6 spooky facts about the Antarctic

From oozing 'blood waterfalls' to giant deep-sea spiders, the Antarctic harbours some spooky secrets. Read on to uncover the truth... if you dare.


There’s something inherently eerie about the Antarctic – an alien realm shrouded in silence and unsympathetic cold. No wonder it’s been used as the backdrop for many horror movies, including The Thing and Alien vs. Predator.

This hostile landscape harbours many oddities that spotlight its other-worldliness. These five marvels might be frightening, but hopefully they will encourage you to champion the Antarctic’s protection.

The Antarctic Blood Falls

A glacier with blood-red liquid running out of the ice and into the ocean

The Blood Falls seeps from the end of the Taylor Glacier into Lake Bonney. The tent at left provides a sense of scale for just how big the phenomenon is. Peter Rejcek

White snow seeping with blood-red meltwater sounds horrific, but that’s exactly what you’ll find at the Taylor Glacier. Since its discovery in 1911, the colour of the falls has puzzled scientists. Researchers from the University of Alaska Fairbanks finally solved the mystery in 2017. The brine salt water flowing from the glacier contains iron, and when it comes into contact with oxygen, the iron oxidises, giving the water its deep crimson colour. It’s basically the same process that turns iron dark red when it rusts.

Ocean arachnids

A sea spider with a tiny body and long, pale legs on a black background

If you suffer from arachnophobia you might want to skip this part. It’s hard to believe, but skittering around in the dark on the Antarctic ocean floor, are sea spiders. They’re actually marine arthropods. In the Antarctic these creepy crawlies can grow up to 50 cm across. If they’re not yet strange enough, they also breathe through holes in their legs. After having read that many people will probably never sleep again.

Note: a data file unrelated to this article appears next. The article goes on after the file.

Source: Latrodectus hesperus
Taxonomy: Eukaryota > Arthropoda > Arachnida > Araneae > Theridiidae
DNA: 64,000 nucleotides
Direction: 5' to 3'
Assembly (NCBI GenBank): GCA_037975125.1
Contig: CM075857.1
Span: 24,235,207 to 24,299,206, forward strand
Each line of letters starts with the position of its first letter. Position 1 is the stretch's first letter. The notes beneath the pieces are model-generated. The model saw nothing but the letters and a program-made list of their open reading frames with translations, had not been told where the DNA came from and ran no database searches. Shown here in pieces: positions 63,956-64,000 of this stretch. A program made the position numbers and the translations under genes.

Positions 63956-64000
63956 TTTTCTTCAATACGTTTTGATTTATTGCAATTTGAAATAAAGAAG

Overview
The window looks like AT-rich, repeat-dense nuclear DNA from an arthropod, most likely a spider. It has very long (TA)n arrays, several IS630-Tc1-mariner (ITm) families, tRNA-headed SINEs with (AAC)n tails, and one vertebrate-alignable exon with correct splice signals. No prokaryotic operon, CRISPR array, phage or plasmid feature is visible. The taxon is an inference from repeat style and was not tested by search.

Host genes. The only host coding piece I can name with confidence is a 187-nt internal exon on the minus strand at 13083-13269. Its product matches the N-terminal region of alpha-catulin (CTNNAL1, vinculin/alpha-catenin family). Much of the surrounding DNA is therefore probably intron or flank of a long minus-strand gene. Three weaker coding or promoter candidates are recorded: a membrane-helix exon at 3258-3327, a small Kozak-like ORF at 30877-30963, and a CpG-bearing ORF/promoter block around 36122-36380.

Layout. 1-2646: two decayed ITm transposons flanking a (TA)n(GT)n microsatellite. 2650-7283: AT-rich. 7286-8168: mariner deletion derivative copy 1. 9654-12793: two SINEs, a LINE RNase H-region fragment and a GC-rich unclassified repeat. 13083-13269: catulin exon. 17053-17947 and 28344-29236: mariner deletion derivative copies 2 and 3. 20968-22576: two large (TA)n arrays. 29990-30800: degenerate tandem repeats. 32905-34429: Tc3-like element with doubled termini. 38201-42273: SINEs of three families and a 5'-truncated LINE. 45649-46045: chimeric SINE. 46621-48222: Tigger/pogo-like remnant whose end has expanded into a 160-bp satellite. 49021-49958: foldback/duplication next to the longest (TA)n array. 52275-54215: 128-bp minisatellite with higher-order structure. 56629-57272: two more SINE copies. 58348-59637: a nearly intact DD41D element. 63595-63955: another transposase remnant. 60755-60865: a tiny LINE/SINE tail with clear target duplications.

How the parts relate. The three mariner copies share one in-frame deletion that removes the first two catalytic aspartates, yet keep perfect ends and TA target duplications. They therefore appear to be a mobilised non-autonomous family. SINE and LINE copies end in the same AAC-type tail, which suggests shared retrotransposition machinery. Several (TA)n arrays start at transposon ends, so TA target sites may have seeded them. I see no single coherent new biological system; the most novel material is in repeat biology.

The “Pyramid” of the Antarctic

Satellite photo of a strikingly symmetrical pyramid-shaped mountain mostly buried in deep snow.
Snow-covered polar landscape with a jagged mountain range on the horizon,

In 2016, a pyramid-shaped mountain located in the southern part of the Ellsworth mountains nearly broke the Internet. Some speculated that it was the remnants of an ancient civilization. Others believed it was constructed by aliens. The truth was much simpler. Experts concluded that its architect was Mother Nature. Hundreds of millions of years of erosion created this beautiful monolith.

Watermelon snow

A cliff of ice with layers of bright red stained throughout. Ice covered ocean is visible behind.
Red-stained snow with low-slung green buildings in the background

This phenomenon transforms parts of the Antarctic into life-sized, candy-coloured ice. Although it looks good enough to eat, you wouldn’t want to do that.  The cold-resistant microscopic algae Chlamydomonas nivalis releases red and green spores as the ice warms during the Antarctic summer, resulting in an algal bloom that causes the snow’s unique appearance. It’s believed that this also makes the snow inedible and toxic to humans. So, put away your ice cream cones.

Antarctic graveyard

Skeleton of a ferocious-looking sea creature displayed in a museum

The Antarctic has more than a few skeletons in its closet. Hidden beneath the snow on James Ross Island, scientists discovered almost a tonne of fossils. They were the remains of ancient sea creatures, including those of a mosasaurus – a gigantic whale-like creature. Although this was an extraordinary discovery, it’s best to let sleeping bones lie; we don’t want these monsters to return and haunt us.

Singing ice

Aerial view of a beautiful iceberg

There is nothing creepier than the Antarctic singing ice. The ‘song’ was accidentally discovered when scientists used seismic sensors on the Ross Ice Shelf. The sound that’s inaudible to humans due to its frequency was detected in their recordings. Described as a doleful hum, the sound is created when the wind blows across the coarse surface of the ice shelf. The melody is enough to make your blood curdle.

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